Over in the gaming vertical, micro-transactions are behind a huge fintech movement that has led to the in-game trading platform, DMarket, to close a $6.5m funding round led by VC fund Almaz Capital.
Other high-profile deals made by the fund include Yandex (IPO NASDAQ), QIK (sold to Skype), and Sensity Systems (sold to Verizon Communications).
DMarket focuses on the micro-transaction of skins, which allow characters to change how they look and feel without affecting gameplay. This market has fast-been increasing in size as game developers move more towards free-to-play modes such as the hugely successful Fortnite, with experts agreeing that the skins market is set to be worth billions more over the next few years.
The biggest change in these types of transactions comes from the concept of who owns the data and where will it be stored. Using distributed ledger technology, DMarket facilitates the secure buying, selling and trading of in-game items. Now, it seems even developers want in.
Skins are being designed to work across gameplay, not just in one arena. It means that players are more likely to spend cash if they can take their characters across various games – and with the current support for eSport teams, they provide a new vehicle for sponsorship, with duels between the top players live-streamed across continents to millions of viewers.
This view is something that Almaz Capital had been tracking for a while, visiting the company numerous times over the past few years. Based in Silicon Valley and Europe, Almaz Capital focuses on disruptive deep tech companies in the B2B software space with investors including Cisco and International Finance Corporation (IFC), a member of the World Bank Group.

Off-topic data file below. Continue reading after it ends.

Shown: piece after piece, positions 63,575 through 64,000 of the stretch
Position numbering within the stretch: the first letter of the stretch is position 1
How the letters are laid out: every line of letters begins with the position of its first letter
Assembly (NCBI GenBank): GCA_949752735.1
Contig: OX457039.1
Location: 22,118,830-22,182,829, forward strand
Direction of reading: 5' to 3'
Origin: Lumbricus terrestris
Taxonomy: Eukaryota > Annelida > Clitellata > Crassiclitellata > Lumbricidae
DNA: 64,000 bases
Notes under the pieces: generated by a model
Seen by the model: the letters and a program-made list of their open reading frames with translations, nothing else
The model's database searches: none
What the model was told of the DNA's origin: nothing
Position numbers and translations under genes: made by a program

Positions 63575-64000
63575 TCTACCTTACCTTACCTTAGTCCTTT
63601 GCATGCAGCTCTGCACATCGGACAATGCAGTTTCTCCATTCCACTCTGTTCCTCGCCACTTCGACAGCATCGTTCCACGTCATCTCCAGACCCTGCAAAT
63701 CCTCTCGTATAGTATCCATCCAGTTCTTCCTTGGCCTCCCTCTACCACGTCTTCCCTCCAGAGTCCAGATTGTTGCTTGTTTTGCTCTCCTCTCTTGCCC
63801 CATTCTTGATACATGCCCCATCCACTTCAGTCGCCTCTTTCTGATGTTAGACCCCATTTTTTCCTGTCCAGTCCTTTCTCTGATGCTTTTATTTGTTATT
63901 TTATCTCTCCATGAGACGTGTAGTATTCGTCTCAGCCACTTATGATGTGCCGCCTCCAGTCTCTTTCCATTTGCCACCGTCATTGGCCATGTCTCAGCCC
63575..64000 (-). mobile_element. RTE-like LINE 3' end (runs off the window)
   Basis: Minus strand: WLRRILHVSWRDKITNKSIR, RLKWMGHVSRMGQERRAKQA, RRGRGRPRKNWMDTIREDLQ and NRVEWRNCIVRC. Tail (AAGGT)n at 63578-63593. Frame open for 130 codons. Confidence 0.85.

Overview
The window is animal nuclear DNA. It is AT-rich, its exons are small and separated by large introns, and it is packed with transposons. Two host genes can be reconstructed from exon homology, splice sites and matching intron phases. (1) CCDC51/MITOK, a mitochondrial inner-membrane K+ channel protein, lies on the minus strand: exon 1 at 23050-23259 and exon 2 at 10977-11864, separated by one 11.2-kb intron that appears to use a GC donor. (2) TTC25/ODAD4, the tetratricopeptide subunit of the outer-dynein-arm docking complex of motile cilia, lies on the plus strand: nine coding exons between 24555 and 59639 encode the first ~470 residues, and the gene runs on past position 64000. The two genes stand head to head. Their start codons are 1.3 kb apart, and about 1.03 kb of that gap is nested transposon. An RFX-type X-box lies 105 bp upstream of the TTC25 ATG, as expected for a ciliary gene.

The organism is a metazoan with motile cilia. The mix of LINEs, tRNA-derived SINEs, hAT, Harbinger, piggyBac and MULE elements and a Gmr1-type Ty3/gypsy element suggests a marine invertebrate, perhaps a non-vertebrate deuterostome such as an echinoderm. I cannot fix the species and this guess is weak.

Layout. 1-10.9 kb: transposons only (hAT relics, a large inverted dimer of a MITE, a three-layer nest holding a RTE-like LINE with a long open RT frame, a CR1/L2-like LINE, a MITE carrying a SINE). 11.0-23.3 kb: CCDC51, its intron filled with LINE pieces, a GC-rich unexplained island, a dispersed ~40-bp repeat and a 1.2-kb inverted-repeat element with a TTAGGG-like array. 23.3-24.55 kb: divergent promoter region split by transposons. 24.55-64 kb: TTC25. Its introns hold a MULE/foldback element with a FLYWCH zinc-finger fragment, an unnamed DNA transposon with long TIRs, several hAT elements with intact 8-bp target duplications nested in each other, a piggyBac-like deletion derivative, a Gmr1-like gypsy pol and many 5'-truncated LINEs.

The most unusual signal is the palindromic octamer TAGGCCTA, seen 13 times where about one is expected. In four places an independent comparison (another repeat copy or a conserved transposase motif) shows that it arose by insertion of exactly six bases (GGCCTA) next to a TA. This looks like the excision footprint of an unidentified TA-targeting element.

Speaking on the funding agreement, Daniil Stolyarov, Partner at Almaz Capital said, “Today gamers don’t really own the virtual goods they pay real money for. It inhibits the adoption of virtual game worlds and economies. DMarket enables innovative game developers to change that. In-game virtual items are perfect 100% digital goods for distributed ledger trading, which enables true ownership of virtual assets.”
DMarket, which had already successfully raised $19 million from the global gaming community in 2017, is understandably keen to outpace rivals in the space, such as Steam, by working with gaming developers themselves to both integrate their skins into DMarket’s trading platform but also create their own white-label version. A potential lucrative market as demand for free-to-play games with in-app items grows.
According to Tamara Slanova, co-founder and CFO of DMarket, the potential growth of the game economy market is estimated to be around $300bn in just a few years which means that a transparent and friendly ecosystem is necessary to attract a variety of game players. She said, “We are building a technology that will connect players, game developers, content creators, brands and influencers. The gaming virtual economy will create jobs for millions of people not only in the gaming space but also in connected industries, like fashion, design, trading, music, movies, etc.”
With these sorts of figures in mind, it’s no surprise that DMarket recently announced a new high-profile board member, Trip Hawkins the founder and CEO of Electronic Arts, previously of EA (worth over $30bn today), and also known as the “King of the Nerds” by The Economist.
Upon joining the board earlier this month he said, “I love that DMarket is at the intersection of five growth trends in the game industry: advanced social games, virtual goods trading, fashion, eSports, and blockchain. DMarket has a big opportunity to be a new kind of leader in the game industry.”
Back to micro-transactions, with billions of gamers choosing to customize their in-game equipment, DMarket has also managed to raise investment from industry engine, Xsolla. Operating as a merchant and seller for major gambling entities such as Valve, Twitch, Ubisoft and Epic Games, proving that financial technology within the gaming vertical is the next big thing to watch.